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Offaly History (short for Offaly Historical & Archaeological) was first formed in 1938 and re-established in 1969 and is located at Bury Quay, Tullamore, Co. Offaly since 1993(next to the new Tullamore D.E.W Visitor Centre).

We are about collecting and sharing memories. We do this in an organised way though exhibitions, supporting the publication of local interest books, our website , Facebook, open evenings, our library and offices at Bury Quay.

Our Mission
To promote Offaly History including community and family history

What we do:

  • Promote all aspects of history in Co. Offaly.
  • Genealogy service for counties Laois and Offaly.
  • Co. Offaly photographic records for study and sale in addition to a limited number of publications on Laois and Irish general historical interest.
  • Purchase and sale of Offaly interest books though the Society’s book store and website.
  • Publication of books under the Society’s publishing arm Esker Press.
  • The Society subscribes to almost all the premier historical journals in Ireland.

Our Society covers a diverse range of Offaly Heritage:

  • Architectural heritage, historic monuments such as monastic and castle buildings.
  • Industrial and urban development of towns and villages.
  • Archaeological objects and artifacts.
  • Flora, fauna and bogs, wildlife habitats, geology and Natural History.
  • Landscapes, heritage gardens and parks, farming and inland waterways.
  • Local literary, social, economic, military, political, scientific and sports history.

Offaly History is a non-profit community group with a growing membership of some 150 individuals.

The Society focuses on enhancing educational opportunities, understanding and knowledge of the county heritage while fostering an inclusive approach and civic pride in local identity. We promote these objectives through:

  • The holding of monthly lectures, occasional seminars, exhibitions and film screenings.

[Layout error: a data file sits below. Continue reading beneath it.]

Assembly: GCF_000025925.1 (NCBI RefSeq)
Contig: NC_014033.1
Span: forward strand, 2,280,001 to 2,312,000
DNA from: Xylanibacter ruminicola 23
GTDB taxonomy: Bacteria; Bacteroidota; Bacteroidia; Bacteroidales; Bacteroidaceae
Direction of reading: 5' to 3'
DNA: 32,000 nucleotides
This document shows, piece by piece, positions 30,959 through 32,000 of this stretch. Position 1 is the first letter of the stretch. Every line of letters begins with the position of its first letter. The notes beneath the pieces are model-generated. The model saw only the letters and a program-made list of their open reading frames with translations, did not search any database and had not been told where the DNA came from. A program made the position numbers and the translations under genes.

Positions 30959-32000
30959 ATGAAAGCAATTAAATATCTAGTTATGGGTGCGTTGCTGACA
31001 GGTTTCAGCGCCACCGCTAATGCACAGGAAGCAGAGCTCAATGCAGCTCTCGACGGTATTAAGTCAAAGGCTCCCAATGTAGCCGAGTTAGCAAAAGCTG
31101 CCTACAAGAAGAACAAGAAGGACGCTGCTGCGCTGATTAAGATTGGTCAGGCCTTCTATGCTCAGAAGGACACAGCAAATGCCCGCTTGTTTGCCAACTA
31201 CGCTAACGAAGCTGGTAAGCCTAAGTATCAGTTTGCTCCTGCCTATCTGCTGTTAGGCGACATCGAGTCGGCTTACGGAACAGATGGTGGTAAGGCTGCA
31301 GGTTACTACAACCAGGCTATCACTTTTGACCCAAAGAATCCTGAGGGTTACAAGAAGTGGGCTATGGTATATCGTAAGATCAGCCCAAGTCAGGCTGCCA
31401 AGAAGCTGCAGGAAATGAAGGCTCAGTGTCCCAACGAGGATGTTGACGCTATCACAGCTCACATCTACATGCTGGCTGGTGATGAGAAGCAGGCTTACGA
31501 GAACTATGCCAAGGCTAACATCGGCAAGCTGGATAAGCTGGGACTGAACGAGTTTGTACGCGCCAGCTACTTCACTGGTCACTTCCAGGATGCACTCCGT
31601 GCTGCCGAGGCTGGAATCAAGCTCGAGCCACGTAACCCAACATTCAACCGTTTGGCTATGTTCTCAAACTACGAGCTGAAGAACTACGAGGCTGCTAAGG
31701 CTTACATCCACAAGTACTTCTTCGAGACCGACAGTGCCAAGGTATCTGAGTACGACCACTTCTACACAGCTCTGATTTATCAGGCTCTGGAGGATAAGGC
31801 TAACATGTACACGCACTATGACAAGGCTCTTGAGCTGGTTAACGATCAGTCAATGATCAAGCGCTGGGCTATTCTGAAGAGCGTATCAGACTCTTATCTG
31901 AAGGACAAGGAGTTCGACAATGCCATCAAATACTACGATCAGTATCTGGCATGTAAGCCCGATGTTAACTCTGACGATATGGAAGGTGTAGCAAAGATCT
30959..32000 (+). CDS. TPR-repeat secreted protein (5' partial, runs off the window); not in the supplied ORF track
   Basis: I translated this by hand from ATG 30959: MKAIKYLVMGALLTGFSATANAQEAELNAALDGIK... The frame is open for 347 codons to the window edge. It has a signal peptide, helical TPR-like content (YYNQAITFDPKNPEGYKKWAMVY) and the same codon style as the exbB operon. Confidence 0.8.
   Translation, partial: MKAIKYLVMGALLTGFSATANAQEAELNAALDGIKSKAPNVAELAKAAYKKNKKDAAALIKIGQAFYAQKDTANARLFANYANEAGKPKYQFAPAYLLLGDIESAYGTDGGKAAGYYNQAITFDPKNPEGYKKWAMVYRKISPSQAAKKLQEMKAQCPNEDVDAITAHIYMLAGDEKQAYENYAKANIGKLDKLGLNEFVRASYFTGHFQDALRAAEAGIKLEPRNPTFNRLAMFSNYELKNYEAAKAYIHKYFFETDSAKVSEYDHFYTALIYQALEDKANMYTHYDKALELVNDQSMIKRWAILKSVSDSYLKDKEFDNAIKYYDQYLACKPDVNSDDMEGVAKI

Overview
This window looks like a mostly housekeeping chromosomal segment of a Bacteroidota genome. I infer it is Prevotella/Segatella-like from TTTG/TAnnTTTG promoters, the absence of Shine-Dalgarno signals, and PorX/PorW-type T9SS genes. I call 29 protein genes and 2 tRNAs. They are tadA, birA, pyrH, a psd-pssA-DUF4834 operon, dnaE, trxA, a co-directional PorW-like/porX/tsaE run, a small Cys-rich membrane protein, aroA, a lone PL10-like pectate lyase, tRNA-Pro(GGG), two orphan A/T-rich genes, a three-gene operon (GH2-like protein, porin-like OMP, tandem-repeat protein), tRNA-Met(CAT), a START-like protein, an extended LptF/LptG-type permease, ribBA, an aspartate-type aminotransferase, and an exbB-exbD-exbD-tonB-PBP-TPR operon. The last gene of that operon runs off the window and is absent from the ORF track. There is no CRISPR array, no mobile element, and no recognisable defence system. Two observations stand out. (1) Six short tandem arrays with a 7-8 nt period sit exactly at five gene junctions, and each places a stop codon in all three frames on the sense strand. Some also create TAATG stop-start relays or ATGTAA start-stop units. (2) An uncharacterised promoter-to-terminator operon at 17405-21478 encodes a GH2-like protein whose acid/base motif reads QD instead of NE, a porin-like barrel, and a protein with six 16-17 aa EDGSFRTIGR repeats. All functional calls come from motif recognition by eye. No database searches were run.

Organising tours during the summer months to places of shared historical interest.
  • The publication of an annual journal Offaly Heritage – to date nine issues.
  • We play a unique role collecting and digitising original primary source materials especially photographs and oral history recordings
  • Offaly History is  the centre for  Family History research in Counties Laois and Offaly.
  • The Society is linked to the renowned Irish Family Foundation website and Roots Ireland where some 900,000 records of Offaly/Laois interest can be accessed on a pay-per-view basis worldwide. Currently these websites have an estimated 20 million records of all Ireland interest.
  • A burgeoning library of books, CD-ROMs, videos, DVDs, oral and folklore recordings, manuscripts, newspapers and journals, maps, photographs and various artifacts.
  • OHAS Collections
  • OHAS Centre Facilities

The financial activities of the Society are operated under the aegis of Offaly Heritage Centre Limited, a charitable company whose directors also serve on the Society’s elected committee. None of the Society’s directors receive remuneration or any kind. All the company’s assets are held in trust to promote the voluntary activities of the Society. Our facilities are largely free to the public or run purely on a costs-recovery basis.

Acting as a policy advisory body –  Offaly History endeavors to ensure all government departments, local authorities, tourism agencies and key opinion formers prioritise heritage matters.

Meet the current committee:

Our Committee represents a broad range of backgrounds and interests. All share a common interest in collecting and promoting the heritage of the county and making it available to the wider community.

2017 Committee

  • Helen Bracken (President)
  • Pat Wynne (Vice President and Joint Treasurer)
  • Niall Sweeney (Vice President)
  • Michael Byrne (Secretary)
  • Lisa Shortall (Deputy Secretary)
  • Dorothee Bibby (Record Secretary)
  • Charlie Finlay (Joint Treasurer)
  • Darrell Hooper
  • Brian Pey
  • Fred Geoghegan
  • Noel Guerin
  • Henry Edgill
  • Peter Burke
  • Angella Kelly
  • Rory Masterson
  • Shaun Wrafter
  • Ronnie Matthews
  • Oliver Dunne
  • Ciara Molloy
  • Stephen Callaghan (Heritage Items)

If you would like to help with the work of the Society by coming on a sub-committee or in some other way please email us or let an existing member know.

+353-5793-21421 [email protected] Open 9am-4.30pm Mon-Fri

Spollanstown Sports Field, Tullamore: a sports venue for over 140 years. By Michael Byrne